There is no silver bullet. The discussions got heated, ebbed and flowed, but in the end the consensus was todays edgers need to be able to handle new lens materials but also new lens treatments. The materials and treatments are not likely to be friendlier than what we have now.

    I had dinner with an east coast lab principle at VEW. He told me about the new automation in his lab. The edgers adjust to the type of lens material, AR and frame specifications...all from reading a barcode. His yields are paying for the equipment.

    Jim
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    Quote Originally Posted by LENNY View Post
    Kappa CTD
    I posted about this before. Here a few things to try just to make sure that everything is work as good as your equipment can.

    Use the red blocks from BPI. They are flexible and adjust to the BC, so you get full contact. They are called G/K for gamma/kappa.

    I clamp them for a minute or so in the edger.

    Make sure that you have NO water dripping on the roughing wheel. Just a few drops can cause slippage on a poly or trivex lens

    I just bought one of those "trivex" wheels from superabrasives too. I haven't installed it yet but hope it will help on both poly and trivex, which is 70% of my lenses.

    Of course you know all the rest: clean the front, use tape or the sticky pad, use "fragile" mode, good and fresh leap pads.

    And finally, if the lenses are a high minus (and high value), I will edge them three eyesizes too big and them realign and reblock and re-edge to size. Time consuming, but when the lenses cost $XXX and take a week to get with that great AR, you gotta be careful.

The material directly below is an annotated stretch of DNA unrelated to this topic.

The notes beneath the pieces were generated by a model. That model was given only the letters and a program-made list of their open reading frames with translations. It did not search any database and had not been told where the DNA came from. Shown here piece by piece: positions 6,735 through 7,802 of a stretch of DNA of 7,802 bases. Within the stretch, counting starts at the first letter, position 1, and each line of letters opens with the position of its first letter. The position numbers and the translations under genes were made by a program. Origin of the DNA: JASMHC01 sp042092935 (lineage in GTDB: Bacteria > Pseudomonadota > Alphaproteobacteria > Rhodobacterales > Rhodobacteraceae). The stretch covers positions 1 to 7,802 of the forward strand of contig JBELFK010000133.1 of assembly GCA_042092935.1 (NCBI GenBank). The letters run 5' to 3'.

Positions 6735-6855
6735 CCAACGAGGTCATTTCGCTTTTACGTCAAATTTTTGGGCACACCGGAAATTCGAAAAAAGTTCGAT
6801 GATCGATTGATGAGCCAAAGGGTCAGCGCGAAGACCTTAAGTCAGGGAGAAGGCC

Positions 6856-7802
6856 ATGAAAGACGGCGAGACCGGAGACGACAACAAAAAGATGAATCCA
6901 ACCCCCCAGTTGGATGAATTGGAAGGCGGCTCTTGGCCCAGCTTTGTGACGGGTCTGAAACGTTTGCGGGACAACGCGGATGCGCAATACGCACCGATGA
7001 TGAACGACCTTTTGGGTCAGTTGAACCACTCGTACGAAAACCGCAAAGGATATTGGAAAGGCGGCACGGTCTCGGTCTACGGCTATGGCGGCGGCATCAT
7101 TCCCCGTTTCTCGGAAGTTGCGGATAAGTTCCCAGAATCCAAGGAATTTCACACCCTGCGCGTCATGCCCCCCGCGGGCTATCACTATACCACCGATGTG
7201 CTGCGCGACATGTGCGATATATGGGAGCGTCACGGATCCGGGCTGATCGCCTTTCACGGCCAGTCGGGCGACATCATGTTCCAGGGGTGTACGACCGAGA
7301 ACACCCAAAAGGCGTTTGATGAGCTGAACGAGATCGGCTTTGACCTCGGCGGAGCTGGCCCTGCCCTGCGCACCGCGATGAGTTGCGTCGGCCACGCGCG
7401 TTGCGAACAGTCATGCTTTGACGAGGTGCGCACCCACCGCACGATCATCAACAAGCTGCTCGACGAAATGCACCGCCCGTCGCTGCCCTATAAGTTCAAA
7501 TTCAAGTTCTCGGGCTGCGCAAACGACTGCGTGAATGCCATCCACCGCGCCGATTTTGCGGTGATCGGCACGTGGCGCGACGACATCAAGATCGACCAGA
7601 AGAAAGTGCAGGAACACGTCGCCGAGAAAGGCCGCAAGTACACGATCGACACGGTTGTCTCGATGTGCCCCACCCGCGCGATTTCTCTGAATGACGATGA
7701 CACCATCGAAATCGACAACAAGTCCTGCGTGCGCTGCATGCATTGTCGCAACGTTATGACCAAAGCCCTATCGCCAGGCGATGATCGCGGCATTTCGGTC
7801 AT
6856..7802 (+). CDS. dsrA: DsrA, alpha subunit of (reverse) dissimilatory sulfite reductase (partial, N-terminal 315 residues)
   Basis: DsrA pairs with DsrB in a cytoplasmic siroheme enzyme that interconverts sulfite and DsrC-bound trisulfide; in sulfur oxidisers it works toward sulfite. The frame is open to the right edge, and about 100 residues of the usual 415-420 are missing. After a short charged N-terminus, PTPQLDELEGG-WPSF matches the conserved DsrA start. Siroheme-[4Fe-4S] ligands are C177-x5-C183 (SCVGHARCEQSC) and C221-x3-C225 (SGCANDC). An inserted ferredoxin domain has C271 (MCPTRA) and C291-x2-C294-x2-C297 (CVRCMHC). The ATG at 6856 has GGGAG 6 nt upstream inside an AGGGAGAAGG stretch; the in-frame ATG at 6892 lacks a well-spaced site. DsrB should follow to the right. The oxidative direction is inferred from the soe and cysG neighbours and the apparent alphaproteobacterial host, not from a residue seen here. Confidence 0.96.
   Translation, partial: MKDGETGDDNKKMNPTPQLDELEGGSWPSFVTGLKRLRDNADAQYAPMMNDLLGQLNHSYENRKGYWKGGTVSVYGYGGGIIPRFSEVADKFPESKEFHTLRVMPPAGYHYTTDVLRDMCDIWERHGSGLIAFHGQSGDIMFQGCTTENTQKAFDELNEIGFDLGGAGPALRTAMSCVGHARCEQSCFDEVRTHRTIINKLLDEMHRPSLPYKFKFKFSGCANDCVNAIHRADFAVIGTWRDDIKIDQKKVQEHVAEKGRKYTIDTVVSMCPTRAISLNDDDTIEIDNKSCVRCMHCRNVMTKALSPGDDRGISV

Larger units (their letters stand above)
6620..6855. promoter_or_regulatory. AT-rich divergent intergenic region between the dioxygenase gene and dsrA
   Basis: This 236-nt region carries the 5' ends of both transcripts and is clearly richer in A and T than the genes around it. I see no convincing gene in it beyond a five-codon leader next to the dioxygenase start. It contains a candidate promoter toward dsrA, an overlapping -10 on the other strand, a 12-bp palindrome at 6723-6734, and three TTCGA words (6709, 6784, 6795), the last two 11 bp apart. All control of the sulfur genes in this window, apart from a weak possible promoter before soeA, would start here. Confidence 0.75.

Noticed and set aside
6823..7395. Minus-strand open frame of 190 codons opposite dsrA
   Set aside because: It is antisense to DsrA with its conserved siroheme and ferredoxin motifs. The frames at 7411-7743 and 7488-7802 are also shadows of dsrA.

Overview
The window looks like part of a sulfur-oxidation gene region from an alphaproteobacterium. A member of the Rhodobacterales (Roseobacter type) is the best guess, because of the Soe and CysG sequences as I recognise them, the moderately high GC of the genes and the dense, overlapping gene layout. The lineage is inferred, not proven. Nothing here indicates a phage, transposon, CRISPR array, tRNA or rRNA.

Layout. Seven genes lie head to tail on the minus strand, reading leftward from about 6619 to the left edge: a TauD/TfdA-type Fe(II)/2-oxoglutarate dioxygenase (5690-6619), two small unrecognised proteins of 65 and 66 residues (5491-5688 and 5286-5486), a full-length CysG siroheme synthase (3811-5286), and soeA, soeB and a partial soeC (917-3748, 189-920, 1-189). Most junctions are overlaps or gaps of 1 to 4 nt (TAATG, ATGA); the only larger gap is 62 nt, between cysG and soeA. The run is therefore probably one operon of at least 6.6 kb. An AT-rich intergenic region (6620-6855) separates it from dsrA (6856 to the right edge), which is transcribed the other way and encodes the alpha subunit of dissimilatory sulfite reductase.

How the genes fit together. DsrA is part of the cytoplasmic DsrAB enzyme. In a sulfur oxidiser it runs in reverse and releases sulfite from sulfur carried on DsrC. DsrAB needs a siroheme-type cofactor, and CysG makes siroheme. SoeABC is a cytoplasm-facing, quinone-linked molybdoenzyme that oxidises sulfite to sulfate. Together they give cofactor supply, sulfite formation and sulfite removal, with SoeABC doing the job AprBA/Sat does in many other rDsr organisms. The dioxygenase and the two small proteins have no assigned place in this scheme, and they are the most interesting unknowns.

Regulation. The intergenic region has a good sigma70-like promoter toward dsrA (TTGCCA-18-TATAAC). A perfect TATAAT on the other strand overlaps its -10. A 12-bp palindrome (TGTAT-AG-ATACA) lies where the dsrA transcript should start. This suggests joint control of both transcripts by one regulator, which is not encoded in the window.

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    No more special pads as well as essilor patent...

    ...since a company based in FL USA has developed a new product that is spin coated onto coated lenses with, as a last layer, a SuperHydrophobic material.
    The Essilor patent includes every kind of transparent coating applied over a Super Hydrophobic material to make easier the edging... where is the trick? Easy, the spin coated material is colored... and it could be easily removed whashing the lenses after the drilling, the edging and the mounting.
    Bye bye.

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    Blue Jumper No slipping..............

    Quote Originally Posted by LENNY View Post

    Chris did you came up with something like that yet?
    We are still looking to find something easy to work with and that works.

    However if you are in a help desoerate mode you can always get a hydrophobic top coat solution......................order your lenses without it..............put the lenses through edging and just before mounting them into the frame you dip them into the solution and that's it, they will air cure in a couple of minutes..

    No turned lenses, no slipping besides that, you save big bucks on every job.

    http://optochemicals.com/products/info_easyclean.htm


    http://optochemicals.com/products/in...easyclean1.htm
    Chris Ryser
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    DLO. NA.IC.I.T.PO

    http://optochemicals.com............................. http://arcoatings.com